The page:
As reported by Nashville Public Radio, University of Tennessee President Randy Boyd, has announced, “Students who qualify for the HOPE scholarship, coming from families that make $50,000 or less will be able to attend the University of Tennessee for free in 2020.”
Although TN Promise has benefited students across the state with access to tuition-free college, other costs are still a deterrent. Room and board alone at UT Knoxville is estimated at more than $11,000. UT Promise is a step in the right direction to help families with affording college and all of the costs associated with it.
Listen to the full Nashville Public Radio segment here.
Join me for the 2nd Annual Nashville Blogger Bash at the Nossi College of Art on Saturday, July 27 hosted by the Nashville Bloggers Collective. The collective was “created on a foundation of collaboration, education, and community, [and] is a go-to resource for bloggers looking to connect with local content creators while learning how to grow their audience and build their platform.”
During my session, “Finding Your Blogging Voice.” I will help you find your blogging voice and determine how to effectively communicate your brand using blogging. We will discuss how blogging helps to create networks of influence and opportunities to collaborate with others. This class is for new bloggers interested in figuring out what they want their blog to be about.
Below is a worksheet to help enhance the session. Please complete if you plan to attend and be entered into a raffle to win a prize.
For tickets and information on the other speakers click here.
The 2019 #NashBloggerBash is here and you don’t want to miss it. Join us Friday, July 26- Sunday, July 28 for a highly curated blogging experience. Our theme for this year is “Execution” and we have put together an event that will leave you with actionable takeaways, reliable contacts, and incredibly useful information. We’ll have panels, workshops, pamper suite, small group sessions, pop-up shops, gift bags, & a whole lot more. We have 15 classes, 2 amazing panels, and a schedule that allows you to create the experience that will be most beneficial to you. Weekend passes include all of the above.
Attendees are encouraged to bring laptops, tablets, and anything needed to work on your blog while you’re here!
YP Nashville is a partnership initiative of the Nashville Area Chamber of Commerce and young professional organizations working to engage, connect and empower young professionals to actively shape the future of the Nashville region.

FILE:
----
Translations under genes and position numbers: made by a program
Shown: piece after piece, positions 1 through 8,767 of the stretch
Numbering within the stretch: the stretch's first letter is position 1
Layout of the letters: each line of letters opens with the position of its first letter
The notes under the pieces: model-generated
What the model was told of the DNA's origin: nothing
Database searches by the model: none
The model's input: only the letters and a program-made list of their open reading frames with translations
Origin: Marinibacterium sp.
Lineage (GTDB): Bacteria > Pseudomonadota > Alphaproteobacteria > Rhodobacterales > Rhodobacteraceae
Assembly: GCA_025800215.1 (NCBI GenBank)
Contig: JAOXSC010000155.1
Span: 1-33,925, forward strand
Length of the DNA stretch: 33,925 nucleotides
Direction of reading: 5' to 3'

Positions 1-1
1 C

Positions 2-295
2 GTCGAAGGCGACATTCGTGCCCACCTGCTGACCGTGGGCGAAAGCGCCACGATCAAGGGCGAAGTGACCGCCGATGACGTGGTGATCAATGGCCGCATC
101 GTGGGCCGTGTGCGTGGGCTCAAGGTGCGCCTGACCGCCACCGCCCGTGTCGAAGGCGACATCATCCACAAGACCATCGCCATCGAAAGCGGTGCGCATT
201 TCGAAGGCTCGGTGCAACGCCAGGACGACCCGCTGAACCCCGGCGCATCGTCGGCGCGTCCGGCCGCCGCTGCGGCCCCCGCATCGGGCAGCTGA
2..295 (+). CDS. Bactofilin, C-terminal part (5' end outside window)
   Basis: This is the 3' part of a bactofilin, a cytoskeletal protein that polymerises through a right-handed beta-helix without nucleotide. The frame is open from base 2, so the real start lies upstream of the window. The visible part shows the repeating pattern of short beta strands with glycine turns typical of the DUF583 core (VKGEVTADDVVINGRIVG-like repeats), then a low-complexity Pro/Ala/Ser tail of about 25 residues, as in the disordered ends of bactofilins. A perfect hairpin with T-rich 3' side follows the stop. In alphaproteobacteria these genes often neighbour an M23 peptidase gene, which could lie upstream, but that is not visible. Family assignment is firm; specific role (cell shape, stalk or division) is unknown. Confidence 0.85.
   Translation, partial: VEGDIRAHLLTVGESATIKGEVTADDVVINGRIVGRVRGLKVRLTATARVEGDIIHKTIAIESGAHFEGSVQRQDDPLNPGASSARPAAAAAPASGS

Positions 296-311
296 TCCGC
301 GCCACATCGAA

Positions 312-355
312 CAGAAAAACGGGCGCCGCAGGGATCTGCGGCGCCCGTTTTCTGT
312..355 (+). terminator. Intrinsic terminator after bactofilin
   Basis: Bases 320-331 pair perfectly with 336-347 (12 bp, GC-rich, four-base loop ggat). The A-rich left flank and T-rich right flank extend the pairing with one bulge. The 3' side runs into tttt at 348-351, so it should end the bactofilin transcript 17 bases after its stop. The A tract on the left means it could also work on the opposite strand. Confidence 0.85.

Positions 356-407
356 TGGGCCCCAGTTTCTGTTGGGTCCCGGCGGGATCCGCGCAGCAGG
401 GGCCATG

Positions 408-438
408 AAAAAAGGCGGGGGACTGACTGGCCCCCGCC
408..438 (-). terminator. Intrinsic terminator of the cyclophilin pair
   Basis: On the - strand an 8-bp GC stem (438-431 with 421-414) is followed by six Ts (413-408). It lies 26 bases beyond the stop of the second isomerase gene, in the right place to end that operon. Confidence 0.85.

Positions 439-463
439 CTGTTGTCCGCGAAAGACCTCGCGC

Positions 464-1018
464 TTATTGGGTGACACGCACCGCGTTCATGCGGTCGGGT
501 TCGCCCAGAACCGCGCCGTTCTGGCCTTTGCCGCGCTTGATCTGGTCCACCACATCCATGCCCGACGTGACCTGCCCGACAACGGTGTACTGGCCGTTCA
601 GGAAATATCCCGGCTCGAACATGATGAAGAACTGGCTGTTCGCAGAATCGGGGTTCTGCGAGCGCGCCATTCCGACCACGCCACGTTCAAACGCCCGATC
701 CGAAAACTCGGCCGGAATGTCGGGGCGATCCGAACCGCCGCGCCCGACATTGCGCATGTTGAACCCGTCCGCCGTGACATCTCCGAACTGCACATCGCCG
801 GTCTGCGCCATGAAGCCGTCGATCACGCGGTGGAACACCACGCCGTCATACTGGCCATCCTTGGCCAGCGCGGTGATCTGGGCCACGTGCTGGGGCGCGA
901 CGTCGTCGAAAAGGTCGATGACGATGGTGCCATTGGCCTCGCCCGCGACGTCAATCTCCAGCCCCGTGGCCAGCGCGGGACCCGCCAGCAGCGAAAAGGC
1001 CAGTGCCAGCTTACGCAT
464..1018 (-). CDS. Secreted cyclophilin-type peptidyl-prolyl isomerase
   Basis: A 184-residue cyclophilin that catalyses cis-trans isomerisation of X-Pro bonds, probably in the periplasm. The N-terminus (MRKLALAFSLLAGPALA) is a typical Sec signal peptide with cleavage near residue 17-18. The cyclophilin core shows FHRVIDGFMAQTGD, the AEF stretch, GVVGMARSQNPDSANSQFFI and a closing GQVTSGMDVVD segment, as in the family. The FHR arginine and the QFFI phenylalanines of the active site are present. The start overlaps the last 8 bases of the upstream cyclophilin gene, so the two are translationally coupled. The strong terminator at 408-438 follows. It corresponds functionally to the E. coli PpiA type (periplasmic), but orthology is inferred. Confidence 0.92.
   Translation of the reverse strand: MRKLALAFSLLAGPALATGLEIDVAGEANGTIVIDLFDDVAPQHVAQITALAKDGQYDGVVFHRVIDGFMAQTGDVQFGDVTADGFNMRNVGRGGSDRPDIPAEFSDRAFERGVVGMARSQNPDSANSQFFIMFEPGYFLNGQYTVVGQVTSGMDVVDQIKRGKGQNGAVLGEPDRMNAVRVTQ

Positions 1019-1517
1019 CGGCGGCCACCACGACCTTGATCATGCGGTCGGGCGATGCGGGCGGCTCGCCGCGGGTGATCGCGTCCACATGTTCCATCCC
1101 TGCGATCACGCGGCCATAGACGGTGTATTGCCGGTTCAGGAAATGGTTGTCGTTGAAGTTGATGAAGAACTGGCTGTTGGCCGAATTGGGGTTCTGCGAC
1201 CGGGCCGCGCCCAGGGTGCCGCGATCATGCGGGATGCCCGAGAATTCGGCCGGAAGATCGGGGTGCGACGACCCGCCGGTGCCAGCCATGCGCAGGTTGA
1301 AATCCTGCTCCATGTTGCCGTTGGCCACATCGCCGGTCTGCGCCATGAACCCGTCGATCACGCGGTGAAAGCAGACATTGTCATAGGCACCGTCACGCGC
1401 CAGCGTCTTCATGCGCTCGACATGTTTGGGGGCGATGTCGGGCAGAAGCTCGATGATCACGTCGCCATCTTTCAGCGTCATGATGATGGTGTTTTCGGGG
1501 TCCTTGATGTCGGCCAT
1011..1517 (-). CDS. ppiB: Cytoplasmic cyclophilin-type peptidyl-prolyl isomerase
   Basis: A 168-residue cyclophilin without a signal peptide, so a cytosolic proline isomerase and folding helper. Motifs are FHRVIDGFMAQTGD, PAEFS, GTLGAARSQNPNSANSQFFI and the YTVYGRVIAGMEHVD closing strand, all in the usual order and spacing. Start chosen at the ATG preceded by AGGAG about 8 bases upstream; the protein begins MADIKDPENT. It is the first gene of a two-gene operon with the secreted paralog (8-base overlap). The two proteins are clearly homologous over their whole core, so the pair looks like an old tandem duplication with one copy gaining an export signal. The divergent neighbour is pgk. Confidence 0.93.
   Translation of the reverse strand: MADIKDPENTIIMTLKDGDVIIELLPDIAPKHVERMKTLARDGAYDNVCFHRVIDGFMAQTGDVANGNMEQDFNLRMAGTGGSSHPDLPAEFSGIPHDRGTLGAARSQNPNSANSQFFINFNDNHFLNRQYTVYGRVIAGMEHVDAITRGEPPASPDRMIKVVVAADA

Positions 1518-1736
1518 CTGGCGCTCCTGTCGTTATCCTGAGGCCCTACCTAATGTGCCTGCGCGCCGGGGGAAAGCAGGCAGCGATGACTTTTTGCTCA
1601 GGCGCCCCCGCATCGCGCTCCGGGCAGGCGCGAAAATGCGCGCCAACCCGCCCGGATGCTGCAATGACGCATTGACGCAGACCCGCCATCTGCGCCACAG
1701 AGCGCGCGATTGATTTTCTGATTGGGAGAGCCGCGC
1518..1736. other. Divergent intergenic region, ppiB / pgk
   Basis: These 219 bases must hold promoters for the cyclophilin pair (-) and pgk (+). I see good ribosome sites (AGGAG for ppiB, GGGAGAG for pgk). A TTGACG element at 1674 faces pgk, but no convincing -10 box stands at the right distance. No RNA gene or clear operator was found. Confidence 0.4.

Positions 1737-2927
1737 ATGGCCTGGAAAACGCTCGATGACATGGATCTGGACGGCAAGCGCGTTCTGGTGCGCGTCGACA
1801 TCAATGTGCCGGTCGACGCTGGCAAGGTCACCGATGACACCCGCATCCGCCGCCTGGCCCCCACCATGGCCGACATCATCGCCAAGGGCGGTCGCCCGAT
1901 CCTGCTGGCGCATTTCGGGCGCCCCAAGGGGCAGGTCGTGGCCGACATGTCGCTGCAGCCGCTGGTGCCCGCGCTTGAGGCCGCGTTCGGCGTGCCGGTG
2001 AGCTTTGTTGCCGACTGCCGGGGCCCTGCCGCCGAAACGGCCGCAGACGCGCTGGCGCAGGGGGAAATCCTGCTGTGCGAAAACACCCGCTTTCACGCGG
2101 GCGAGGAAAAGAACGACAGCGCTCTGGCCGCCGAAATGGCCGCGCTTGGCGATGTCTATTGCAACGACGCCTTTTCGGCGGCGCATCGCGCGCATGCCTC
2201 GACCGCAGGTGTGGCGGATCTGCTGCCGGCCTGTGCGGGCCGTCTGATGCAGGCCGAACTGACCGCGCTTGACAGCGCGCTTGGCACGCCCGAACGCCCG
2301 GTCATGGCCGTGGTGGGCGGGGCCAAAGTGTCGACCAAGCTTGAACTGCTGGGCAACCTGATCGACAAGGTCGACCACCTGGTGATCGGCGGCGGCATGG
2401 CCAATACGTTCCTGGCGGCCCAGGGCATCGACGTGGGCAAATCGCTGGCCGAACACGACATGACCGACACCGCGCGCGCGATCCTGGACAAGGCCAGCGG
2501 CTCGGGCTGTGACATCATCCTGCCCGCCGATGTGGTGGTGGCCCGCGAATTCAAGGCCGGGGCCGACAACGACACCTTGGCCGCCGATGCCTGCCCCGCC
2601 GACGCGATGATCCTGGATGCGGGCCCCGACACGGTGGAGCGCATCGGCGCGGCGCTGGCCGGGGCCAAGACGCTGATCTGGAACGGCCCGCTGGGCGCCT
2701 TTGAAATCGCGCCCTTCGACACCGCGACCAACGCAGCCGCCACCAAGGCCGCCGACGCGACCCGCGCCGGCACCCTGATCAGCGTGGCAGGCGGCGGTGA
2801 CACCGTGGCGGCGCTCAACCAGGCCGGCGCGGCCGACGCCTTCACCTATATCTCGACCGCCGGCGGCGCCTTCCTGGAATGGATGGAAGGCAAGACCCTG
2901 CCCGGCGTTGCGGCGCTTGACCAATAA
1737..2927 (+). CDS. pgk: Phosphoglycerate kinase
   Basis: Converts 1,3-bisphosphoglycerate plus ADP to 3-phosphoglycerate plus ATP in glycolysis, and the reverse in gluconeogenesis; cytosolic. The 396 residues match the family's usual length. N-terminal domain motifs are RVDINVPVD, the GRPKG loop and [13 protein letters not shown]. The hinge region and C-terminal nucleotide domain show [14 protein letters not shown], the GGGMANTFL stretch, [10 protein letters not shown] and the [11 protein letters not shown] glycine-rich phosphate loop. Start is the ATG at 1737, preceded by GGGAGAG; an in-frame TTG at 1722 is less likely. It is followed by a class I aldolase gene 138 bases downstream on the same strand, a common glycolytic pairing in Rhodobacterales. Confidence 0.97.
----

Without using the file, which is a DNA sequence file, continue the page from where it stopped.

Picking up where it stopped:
The goal of YP Nashville is to connect young professionals to diverse opportunities for networking, professional development and community involvement. YPNashville.org is the place for young professionals who want to get involved and make a difference in their companies and our community. We invite you to access our list of member young professional organizations on our partners list.
Click here for information on all of the finalists.
To read more about the five events we host each year, click here.
Scott Nashville Emerging Leader Bio
Dr. Carjamin Scott is the Associate Director of Admissions Operations at the Owen Graduate School of Management at Vanderbilt University, where she automates manual processes for about 10 marketing and admissions managers. Elected by her colleagues, she is a member of the Vanderbilt University Staff Advisory Council serving as Communications Co-Chair. Although she leads at Vanderbilt with grace and agility, her impact is not limited to her employer.
She is a volunteer for a number of professional organizations that encourage literacy, equity, and education access and serves as a Board Member for The Carnegie Writers, Inc., an Operations Coordinator for The Equity Alliance, and a Mentor for TN Achieves.
Her blog www.carjiescott.com, presents information about attending college for free, interviews of people doing great things, books she’s reading and meetings to discuss, invitations to write with her, and life improvement conferences. Her ebook “Attend College for Free in Tennessee,” has been downloaded hundreds of times and she has personally consulted Nashville residents on how to offset the costs associated with attending college in Tennessee.